If you are reading this, then I guess, you are intrigued: what is “Global Village Space”? Why another magazine in a small saturated English market? How will it make a difference? Will this last or disappear like many new entrants before? Well! Let me answer these questions.
Magazine: You may nickname it “GVS” – in your hands is our first print publication, but we have existed on the net, and on social media, on Facebook and Twitter, since January this year. We have published around four thousand pieces and reached around six million page reads, and with the grace of God, by the end of November we have started to get around one million page views a month.
But these numbers don’t tell the whole story. We are interested in serious issues; our readers are young, urban and middle class; they are concentrated in Islamabad, Lahore, Karachi, Peshawar, Quetta and they are in London, New York, Dubai and Riyadh – wherever you find Pakistani professionals, men and women, eager to understand, and absorb a quintessential Pakistani perspective about Pakistan and the world around it.
Global Village Space (GVS) is to give Pakistan its unique narrative about itself; Pakistan’s story with all its challenges, failures and achievements – its resilience; the good, the bad and the ugly. We have thus published about politics, society, business, law, entertainment, cricket, Lollywood and everything else – we have not defined any boundaries; not yet.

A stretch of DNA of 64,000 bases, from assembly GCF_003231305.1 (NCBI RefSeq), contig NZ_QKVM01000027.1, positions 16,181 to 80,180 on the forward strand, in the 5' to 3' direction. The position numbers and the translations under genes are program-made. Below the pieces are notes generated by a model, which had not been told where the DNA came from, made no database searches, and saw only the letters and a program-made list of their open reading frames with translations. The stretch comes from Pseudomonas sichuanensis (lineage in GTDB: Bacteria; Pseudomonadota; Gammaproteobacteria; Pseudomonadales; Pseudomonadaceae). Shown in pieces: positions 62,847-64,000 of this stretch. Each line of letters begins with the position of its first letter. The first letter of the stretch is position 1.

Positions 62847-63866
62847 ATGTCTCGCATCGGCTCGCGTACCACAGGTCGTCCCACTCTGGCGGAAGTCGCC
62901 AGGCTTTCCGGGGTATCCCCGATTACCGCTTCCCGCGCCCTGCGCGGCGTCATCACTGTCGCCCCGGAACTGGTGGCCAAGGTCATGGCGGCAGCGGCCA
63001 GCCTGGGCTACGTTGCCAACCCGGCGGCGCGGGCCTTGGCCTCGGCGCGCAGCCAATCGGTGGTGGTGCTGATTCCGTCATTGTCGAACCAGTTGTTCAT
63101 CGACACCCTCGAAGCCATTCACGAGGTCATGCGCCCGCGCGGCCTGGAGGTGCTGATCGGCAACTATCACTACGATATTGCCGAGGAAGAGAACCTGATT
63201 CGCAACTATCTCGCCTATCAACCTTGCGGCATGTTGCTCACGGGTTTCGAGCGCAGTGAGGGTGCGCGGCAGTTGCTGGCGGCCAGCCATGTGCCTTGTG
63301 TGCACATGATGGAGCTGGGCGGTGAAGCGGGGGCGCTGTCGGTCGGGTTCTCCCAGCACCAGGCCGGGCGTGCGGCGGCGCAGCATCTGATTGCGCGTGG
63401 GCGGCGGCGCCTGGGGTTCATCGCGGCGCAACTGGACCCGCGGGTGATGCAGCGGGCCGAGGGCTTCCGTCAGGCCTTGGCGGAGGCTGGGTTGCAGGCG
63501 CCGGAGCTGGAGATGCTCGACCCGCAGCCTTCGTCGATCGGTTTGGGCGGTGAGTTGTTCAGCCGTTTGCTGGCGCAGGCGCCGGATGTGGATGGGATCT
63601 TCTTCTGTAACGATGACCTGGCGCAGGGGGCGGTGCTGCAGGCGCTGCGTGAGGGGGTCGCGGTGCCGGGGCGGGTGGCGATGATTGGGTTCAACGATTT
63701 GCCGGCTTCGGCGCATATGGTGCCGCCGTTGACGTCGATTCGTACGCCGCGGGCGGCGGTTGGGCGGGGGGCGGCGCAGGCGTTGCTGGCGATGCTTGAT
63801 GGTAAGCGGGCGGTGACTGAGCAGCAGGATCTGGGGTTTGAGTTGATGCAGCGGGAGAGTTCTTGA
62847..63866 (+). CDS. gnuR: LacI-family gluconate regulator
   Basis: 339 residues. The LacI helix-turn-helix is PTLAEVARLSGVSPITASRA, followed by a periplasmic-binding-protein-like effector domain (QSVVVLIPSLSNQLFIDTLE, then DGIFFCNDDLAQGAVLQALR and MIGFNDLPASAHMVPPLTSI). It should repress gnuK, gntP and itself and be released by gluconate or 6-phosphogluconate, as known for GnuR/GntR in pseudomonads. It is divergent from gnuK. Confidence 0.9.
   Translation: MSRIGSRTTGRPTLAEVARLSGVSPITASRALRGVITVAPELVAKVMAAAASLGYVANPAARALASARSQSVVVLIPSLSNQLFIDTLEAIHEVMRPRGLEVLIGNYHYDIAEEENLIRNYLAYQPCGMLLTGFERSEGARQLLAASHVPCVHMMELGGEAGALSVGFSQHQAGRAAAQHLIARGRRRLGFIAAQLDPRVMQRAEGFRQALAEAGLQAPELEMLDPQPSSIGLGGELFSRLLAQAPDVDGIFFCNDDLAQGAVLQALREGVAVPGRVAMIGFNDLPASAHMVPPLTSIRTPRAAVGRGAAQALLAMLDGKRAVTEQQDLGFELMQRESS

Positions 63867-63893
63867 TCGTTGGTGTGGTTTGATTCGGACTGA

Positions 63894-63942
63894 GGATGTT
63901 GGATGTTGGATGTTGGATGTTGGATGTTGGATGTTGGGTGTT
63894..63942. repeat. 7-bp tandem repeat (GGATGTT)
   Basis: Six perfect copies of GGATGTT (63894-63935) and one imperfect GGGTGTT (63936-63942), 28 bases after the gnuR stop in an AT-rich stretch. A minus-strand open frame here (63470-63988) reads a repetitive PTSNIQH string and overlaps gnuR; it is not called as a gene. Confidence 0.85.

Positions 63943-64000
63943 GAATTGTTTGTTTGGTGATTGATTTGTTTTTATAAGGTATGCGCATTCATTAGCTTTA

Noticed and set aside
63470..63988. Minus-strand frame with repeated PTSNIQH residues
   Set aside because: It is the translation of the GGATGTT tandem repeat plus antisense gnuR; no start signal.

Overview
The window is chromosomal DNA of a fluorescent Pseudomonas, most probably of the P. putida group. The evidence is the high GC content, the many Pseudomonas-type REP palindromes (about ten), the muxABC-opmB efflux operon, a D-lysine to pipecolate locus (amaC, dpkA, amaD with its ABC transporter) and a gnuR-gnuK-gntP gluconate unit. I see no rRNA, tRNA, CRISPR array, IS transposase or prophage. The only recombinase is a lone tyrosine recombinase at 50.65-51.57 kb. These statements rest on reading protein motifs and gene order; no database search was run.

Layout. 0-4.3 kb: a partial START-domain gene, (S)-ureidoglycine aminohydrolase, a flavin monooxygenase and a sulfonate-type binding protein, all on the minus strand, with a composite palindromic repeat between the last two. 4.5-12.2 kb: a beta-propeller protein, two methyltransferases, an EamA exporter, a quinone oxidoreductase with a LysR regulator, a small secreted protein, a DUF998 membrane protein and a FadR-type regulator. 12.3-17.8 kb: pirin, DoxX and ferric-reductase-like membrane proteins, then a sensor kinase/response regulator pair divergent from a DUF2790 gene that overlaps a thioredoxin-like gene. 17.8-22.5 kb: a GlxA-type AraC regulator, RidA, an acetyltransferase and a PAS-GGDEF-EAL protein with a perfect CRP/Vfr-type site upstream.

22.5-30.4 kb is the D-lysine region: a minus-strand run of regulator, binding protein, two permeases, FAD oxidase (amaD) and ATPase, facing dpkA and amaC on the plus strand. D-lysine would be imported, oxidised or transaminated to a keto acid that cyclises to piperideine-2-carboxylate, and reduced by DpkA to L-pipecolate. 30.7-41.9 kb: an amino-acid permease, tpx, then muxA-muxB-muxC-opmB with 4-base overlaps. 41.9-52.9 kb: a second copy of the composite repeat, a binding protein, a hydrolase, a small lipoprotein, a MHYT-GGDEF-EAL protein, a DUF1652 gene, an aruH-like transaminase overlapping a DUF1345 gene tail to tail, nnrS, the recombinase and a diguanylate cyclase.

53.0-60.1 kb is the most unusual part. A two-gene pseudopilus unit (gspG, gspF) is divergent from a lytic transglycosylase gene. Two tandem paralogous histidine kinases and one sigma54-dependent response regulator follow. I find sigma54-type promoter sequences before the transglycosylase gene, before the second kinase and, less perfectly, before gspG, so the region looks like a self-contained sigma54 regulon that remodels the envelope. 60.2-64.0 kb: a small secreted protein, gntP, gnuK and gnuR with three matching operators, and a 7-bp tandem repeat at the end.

But we are deeply interested in the Muslim world and how its changing, evolving into something new. You will thus find, GVS, in its very first issue, brings an in-depth focus on the turbulence inside Saudi Arabia – Dr. James Dorsey’s piece will be a treat for all those who want to make sense of what’s happening.
An exclusive discussion with Prince Turki Al Faisal, on how Pakistan and Saudi Arabia had fought together in Afghanistan against the Soviet occupation is of historic value and so is a special piece by Ambassador Cameron Munter on US-Pakistan relations.
Antonio Patriota, Brazil’s ex-Foreign Minister explains his country’s perspective on the possible expansion of UN Security Council; something that concerns us- the Pakistanis. Saad Rasool examines the growth of a new political consciousness that has dethroned a King – by a court.
And Saeed Afridi – using the lens from London – helps us understand a lot more about CPEC than meets the eye. Moeed Pirzada, tells us about a little-heard “Meeting on a December night” in Dacca, fifty-five years ago that changed the history of South Asia. There is much more in color and shape to stimulate your mind – and I will love to hear back from you…!